I was going to add this as a comment to Dan Meyer's reaction to another edtech wake-up call video, but the stream of responses and the reasons for Dan's displeasure seemed to be going down another track to what I observed so I held it over for this space. I'm not so bothered by the format of the video (although the style looks vaguely formulaic!!) as the underlying message that seems to be seeping through.
My reaction upon seeing grim faced child after grim faced child hoist a laptop into the air was, "Does the author really think that just access to technology solves the problem and makes the classroom an engaging place to be?" The statements being held up were unsubstantiated sentences and pleas and do very little to actually make a case for the thoughtful application of technology for learning. I kept thinking that the nature of the classroom and the lesson structures within were what needed to be changed rather than just adding the technology in just because it is "fun" and "easier to learn when it is noisy".
I've said it before and this video doesn't change my view that technology in the classroom magnifies a teacher's practice. It will make a good teacher even better and it will make the shortcomings of a poor teacher even more obvious. This video sends the message "Just Add Technology And The Engagement Will Happen."
It's not that simple.
Nice and succinct Graham. Adding technology is not as simple as ‘just add water and stir’. Your thoughts remind of the various ACME based solutions Wile E. Coyote sought to nail the Road Runner. There is no easy solution or fix.
I absolutely agree. Technology is an awesome thing, but it can still be dry and boring. If the students are not interested, there is no need to use it. I also agree that it can make a good teacher better, and a not so great teacher look worse. Technology has to be used effectively. Whoever is using it needs to be familiarized with it. These days, a teacher especially needs to be able to use technology in a riveting way for their students. If they do not stay with the times, they cannot connect with their very modern students.
And you say, “I kept thinking that the nature of the classroom and the lesson structures within were what needed to be changed”.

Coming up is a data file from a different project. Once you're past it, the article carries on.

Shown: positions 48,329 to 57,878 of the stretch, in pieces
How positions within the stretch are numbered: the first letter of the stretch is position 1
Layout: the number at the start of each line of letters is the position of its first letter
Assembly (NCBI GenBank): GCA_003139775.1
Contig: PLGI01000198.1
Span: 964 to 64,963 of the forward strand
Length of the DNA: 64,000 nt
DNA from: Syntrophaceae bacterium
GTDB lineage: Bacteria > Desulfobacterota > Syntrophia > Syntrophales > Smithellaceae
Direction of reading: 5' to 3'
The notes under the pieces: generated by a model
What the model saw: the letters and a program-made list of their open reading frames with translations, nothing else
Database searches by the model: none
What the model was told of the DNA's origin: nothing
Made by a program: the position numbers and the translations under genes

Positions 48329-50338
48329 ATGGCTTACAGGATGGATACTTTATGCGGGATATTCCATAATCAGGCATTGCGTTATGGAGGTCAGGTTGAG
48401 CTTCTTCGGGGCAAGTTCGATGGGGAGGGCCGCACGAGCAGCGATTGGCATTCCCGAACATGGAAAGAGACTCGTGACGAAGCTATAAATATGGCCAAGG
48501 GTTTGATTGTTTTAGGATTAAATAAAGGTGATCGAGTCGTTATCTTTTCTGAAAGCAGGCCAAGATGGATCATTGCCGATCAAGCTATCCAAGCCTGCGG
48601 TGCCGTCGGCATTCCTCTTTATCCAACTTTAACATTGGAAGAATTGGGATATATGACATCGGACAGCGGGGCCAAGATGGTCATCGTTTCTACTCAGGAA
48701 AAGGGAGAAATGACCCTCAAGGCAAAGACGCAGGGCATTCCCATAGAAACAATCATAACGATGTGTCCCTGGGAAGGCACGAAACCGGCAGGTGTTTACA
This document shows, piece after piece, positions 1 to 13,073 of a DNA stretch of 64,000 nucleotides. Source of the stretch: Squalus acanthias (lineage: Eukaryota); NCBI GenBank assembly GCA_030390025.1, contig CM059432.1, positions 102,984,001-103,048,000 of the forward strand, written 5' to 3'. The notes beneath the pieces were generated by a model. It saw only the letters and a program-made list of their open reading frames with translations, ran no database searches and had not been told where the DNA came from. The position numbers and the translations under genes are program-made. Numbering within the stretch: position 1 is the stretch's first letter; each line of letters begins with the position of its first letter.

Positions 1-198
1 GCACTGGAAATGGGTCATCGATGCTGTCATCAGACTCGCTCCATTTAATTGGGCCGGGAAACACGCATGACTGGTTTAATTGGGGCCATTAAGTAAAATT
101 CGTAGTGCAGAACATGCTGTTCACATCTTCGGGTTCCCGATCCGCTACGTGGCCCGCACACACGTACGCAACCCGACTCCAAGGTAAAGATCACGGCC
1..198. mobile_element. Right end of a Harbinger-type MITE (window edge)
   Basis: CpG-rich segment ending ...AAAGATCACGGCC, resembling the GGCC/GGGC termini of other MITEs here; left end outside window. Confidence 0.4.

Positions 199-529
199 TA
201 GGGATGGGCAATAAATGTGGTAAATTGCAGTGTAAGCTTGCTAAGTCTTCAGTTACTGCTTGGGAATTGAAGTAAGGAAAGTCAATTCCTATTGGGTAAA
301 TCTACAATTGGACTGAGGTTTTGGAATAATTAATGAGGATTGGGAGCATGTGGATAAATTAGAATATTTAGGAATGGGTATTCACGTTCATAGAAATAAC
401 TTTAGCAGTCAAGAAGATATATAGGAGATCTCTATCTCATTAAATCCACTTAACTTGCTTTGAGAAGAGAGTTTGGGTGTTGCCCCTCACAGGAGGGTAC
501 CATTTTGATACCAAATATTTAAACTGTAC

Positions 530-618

True, but was this actually happening b/4 the technology entered the room? And I don’t mean a week or two before, but years before.
Or is it possible that the presence of technology is finally generating this type of systemic change?
I have teachers w/ interactive whiteboards, 25 laptops, webcams, digital cameras, web cams, and overhead projection units in their classes. They don’t use them. I ask them.
“I can’t let the kids know that I don’t know everything.”
Maybe ‘nature of the classroom and lesson structure’ is another way of avoiding the one item that needs a massive overhaul: teachers.
Suddenly, the start of this new year seems gloomy.
It is a very good point that you make, Ken, that technology is the driver of systemic change. A very interesting conversation re: the place of some of those technologies is taking place over on Wes Fryer’s blog – some of the partipants’ points make me feel quite inadequate as an educator and somewhat phony as a change advocate. My staff are least using that we have available (not quite as plentiful as you describe) but it’s the learning that is designed using this technology that is of most importance. We don’t need technology just to mimic real life – we need technology because it will enable us to empower our students to learn in a way that wasn’t possible in the years gone by. Maybe part of it is that the passionate advocates are impatient for change – part of me thinks that many teachers will get there eventually – part of the evolutionary process that Chris Lehmann describes.
I know that I reckon I need about a month off from actual teaching duties to shape up my own practice so that it actually aligns with the words that come out of my mouth and the views I espouse in my blog. Otherwise, things just feel like that commercial of building the jet as it flies.